December 3, 1964 – Malcolm X debates at the Oxford University Union, England (real audio)
The debate was televised to an audience of millions by the BBC. The proposition under debate was Extremism in defense of liberty is no vice, moderation in the pursuit of justice is no virtue, a statement made by Barry Goldwater in his 1964 speech accepting the Republican Party nomination for president of the United States.
Malcolm X was the fifth of six speakers, and the second of three who defended the above proposition.
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“I think the only way one can really determine whether or not extremism in defense of liberty is justified, is not to approach it as an American or a European or an African or an Asian, but as a human being. If we look upon it as different types, immediately we begin to think in terms of extremism being good for one and bad for another, or bad for one and good for another. But if we look upon it, if we look upon ourselves as human beings, I doubt that anyone will deny that extremism in defense of liberty, the liberty of any human being, is no vice. Anytime anyone is enslaved or in any way deprived of his liberty, that person, as a human being, as far as I’m concerned he is justified to resort to whatever methods necessary to bring about his liberty again. [Applause]”
Two months later, ‘they’ killed him.
But, there he was in 1964 – a black Muslim man, in a time of overt racism, speaking before a predominately white audience, yet receiving a vigorous round of applause notwithstanding his fiery, revolutionary message.
He had discovered the key to our power, that is at once the secret to ‘their’ success.
As long as Malcolm was part of the black nationalist movement – essentially a domestic hate club – he was ineffective – nothing but a fly in ‘their’ soup; a mild nuisance to be dealt with through humor and dismissed out of hand.
But, when he traveled abroad and learned to identify with ALL human beings – no matter what color, or religion – making analogies and drawing parallels between conditions abroad and conditions at home; when his message became UNIVERSAL, he became an existential threat that had to be eliminated.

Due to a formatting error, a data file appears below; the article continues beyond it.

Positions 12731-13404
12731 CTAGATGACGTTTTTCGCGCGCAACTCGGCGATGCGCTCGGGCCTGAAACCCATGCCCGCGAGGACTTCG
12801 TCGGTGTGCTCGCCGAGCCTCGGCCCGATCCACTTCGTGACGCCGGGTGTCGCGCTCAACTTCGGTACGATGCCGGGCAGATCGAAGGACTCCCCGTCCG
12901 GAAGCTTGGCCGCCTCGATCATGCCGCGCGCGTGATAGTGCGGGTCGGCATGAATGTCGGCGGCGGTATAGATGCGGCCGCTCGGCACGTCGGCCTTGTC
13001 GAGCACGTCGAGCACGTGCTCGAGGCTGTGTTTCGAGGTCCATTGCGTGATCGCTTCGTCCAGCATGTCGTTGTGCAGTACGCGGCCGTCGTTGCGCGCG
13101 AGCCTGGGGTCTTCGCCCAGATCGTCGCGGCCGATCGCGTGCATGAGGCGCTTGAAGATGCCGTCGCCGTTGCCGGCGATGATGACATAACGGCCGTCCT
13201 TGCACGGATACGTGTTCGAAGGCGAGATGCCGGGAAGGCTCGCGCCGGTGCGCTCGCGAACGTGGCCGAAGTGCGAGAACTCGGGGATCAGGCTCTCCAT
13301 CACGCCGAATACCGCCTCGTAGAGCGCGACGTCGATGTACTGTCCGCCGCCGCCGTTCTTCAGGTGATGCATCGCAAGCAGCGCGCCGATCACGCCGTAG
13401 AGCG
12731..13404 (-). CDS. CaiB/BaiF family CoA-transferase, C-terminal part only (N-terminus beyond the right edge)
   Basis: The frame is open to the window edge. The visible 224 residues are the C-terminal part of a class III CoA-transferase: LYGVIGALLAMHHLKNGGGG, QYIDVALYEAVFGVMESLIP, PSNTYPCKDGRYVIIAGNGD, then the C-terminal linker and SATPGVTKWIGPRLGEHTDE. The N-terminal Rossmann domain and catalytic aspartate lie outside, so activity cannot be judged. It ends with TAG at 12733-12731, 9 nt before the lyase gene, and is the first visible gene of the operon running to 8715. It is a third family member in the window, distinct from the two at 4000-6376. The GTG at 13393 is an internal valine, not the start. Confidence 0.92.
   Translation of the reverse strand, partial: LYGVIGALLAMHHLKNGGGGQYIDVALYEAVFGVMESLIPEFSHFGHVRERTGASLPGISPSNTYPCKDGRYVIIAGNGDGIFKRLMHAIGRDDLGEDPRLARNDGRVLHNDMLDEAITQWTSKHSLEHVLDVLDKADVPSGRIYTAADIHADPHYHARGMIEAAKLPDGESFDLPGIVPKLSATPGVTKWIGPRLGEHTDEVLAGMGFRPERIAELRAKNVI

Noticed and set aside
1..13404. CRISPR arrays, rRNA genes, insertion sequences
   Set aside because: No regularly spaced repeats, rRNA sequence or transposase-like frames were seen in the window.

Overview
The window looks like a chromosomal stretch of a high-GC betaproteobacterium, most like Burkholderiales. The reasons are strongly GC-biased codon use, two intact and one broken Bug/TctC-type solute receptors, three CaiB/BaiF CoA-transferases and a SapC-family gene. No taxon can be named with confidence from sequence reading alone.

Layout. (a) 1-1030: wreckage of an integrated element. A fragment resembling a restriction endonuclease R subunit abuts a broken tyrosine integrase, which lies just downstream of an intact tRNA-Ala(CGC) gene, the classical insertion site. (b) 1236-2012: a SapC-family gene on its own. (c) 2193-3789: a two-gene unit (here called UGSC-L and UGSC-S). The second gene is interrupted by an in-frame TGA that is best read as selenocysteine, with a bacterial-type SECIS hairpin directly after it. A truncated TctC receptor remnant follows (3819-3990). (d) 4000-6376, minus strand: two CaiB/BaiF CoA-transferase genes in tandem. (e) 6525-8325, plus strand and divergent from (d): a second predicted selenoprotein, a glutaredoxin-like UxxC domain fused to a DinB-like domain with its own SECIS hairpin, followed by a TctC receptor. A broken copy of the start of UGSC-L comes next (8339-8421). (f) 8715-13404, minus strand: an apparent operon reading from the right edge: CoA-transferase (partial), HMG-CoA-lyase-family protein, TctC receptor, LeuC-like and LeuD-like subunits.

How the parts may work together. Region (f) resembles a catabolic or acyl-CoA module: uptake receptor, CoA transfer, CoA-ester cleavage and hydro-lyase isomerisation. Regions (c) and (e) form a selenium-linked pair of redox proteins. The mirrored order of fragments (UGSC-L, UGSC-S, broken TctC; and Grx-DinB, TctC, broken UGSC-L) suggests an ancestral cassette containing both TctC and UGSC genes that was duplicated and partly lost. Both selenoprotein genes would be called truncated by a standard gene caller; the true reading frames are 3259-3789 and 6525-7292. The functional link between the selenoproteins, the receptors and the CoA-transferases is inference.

He finally understood their tricks, their trade – their whole kettle of lies and deceptions that for decades had kept people of simple means – of all races and religions – down, unable to fend for themselves or emerge from their squalid conditions.
Divide, Divide, Divide, and Conquer – they did it then and they do it now.
Who are ‘they?’
They are those who see themselves as more deserving than any other of the fruits of this planet that we all inhabit, such that they are ready to lie, cheat and even kill to ensure that they get it. But, by far, their most effective and preferred mechanism of control is deception.
They trick us into accepting our fate by filling our minds with twisted logic – Up is Down, Right is Wrong, and before you know it, what’s rightfully ours becomes legally theirs and we’re extremists if we’re willing to fight to get it back.
Malcolm may not have convinced his audience in 1964 , but he was and continues to be right.
Extremism in defense of liberty is no vice and moderation in pursuit of justice is no virtue.
Those unwilling to risk their lives for liberty and justice, will never know either liberty or justice because, throughout history, never has an oppressor relinquished his power or control over another without being forced.
“It is a time for martyrs now, and if I am to be one, it will be for the cause of brotherhood. That’s the only thing that can save this country.”
–Malcolm X, two days before he was assassinated
BROTHERHOOD and the will to fight for it is the only thing that can save our world.